Customer Reviews for

In Malice, Quite Close: A Novel

Average Rating 4.5
( 7 )
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  • Posted September 21, 2011

    more from this reviewer


    Life Imitates Art

    On the same day Brandi Lynn Ryder's In Malice Quite Close found its way to me, I read a news article about a missing fifteen-year-old girl. Something led the authorities to believe she'd left home willingly in the company of a sex offender who is in his 30s. This item erased my questions concerning how a young girl could just disappear without being taken against her will.
    This is somewhat a disturbing story told in a superbly written way that keeps you turning the pages.
    Karen Miller was a waif, a shabbily dressed child living in not the best of circumstances.
    A young man of European descent noticed her and was enamored. He spent days stalking her and planning how to make her his own. One night as he hid in her yard, observing her through her lighted bedroom window, he saw Karen's drunken father enter her room and begin to molest her. This gave our stalker the excuse he needed to "rescue" her.
    He began to run into her at various sites until she noticed him and questioned why he was following her. He denied that fact and befriended her, drawing her in as sexual predators so expertly do. He convinced her to run away with him. After he medicated her into unconsciousness, he drew enough blood from her veins to set up a scene that would convince the authorities that Karen had been killed and thrown into the bay.
    They drove from California to New York where he gave her a new name, Gisele, and introduced her to the art world as his daughter.
    Fifteen years pass in which Gisele married and seven months later had a daughter. Her little family continued to live with her "father", Tristan. Her husband, Luke, an ineffective painter, discovered a secret room full of nude paintings of Gisele. He suspected the artist to be his "father-in-law", but Tristan denied having painted the nudes. Everyone else thought Luke painted them himself. The paintings were brought forth to be featured in a special showing.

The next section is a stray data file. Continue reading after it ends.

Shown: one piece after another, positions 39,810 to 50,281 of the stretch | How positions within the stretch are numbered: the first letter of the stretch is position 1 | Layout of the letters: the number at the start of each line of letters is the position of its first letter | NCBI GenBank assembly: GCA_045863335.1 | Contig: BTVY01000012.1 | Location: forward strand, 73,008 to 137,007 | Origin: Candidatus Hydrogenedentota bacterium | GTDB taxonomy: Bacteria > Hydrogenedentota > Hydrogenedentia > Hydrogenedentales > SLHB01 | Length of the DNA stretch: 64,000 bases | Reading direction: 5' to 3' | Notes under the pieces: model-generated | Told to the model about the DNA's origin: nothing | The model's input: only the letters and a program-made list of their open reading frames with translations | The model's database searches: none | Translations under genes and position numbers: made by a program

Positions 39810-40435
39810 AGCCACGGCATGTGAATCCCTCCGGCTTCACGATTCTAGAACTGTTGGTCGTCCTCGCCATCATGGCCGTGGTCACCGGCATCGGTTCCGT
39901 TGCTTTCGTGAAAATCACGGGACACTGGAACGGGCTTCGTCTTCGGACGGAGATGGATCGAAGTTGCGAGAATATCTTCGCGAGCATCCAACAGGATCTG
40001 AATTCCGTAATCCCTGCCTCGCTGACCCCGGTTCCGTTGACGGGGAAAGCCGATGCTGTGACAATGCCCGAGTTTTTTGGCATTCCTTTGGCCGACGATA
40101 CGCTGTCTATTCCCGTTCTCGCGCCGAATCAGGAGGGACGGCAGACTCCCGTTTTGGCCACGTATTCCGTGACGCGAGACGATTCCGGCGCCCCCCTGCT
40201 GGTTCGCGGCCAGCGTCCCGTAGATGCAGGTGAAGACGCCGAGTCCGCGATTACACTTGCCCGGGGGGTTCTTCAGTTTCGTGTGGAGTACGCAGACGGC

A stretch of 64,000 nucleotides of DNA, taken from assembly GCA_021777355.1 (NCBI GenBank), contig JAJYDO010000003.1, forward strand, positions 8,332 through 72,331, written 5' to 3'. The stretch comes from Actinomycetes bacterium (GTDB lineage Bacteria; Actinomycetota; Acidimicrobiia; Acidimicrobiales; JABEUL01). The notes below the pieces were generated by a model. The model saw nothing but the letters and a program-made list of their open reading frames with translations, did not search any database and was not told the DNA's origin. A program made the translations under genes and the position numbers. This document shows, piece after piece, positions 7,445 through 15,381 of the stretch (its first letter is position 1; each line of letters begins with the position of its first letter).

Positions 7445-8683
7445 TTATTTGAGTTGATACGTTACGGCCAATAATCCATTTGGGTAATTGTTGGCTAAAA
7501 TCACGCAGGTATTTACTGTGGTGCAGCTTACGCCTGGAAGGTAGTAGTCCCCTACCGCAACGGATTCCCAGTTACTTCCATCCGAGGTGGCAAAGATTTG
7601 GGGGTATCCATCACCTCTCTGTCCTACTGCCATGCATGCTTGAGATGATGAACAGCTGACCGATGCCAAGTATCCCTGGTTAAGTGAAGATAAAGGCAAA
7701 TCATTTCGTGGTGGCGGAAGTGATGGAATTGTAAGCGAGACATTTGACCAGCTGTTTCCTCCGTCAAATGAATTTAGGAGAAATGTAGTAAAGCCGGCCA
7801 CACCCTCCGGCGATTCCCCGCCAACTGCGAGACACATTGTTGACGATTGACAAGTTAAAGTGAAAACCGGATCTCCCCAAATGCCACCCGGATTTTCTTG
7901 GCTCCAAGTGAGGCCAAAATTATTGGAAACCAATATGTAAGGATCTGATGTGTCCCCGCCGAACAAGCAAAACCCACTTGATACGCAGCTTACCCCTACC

Meanwhile, Karen's younger sister, Mandy, who was only nine at the time of Karen's abduction, and whom Karen thought died years ago in a car accident with her parents, saw an advertisement for the showing and recognized her long lost sister.
    This should be enough to whet your appetite. When did Gisele cease being Tristan's daughter and become his lover? Was Tristan the actual creator of the paintings? Doesn't Karen herself know who did the paintings?
    Add in forged masterpieces, secret passageways, paternity issues, a questionable death and you're in for a wild ride.
    This is a wonderful book of intrigue and mystery. I give it five stars.

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  • Posted August 9, 2011

    Amazing read


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  • Anonymous

    Posted December 26, 2011

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  • Anonymous

    Posted August 6, 2011

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  • Anonymous

    Posted October 29, 2013

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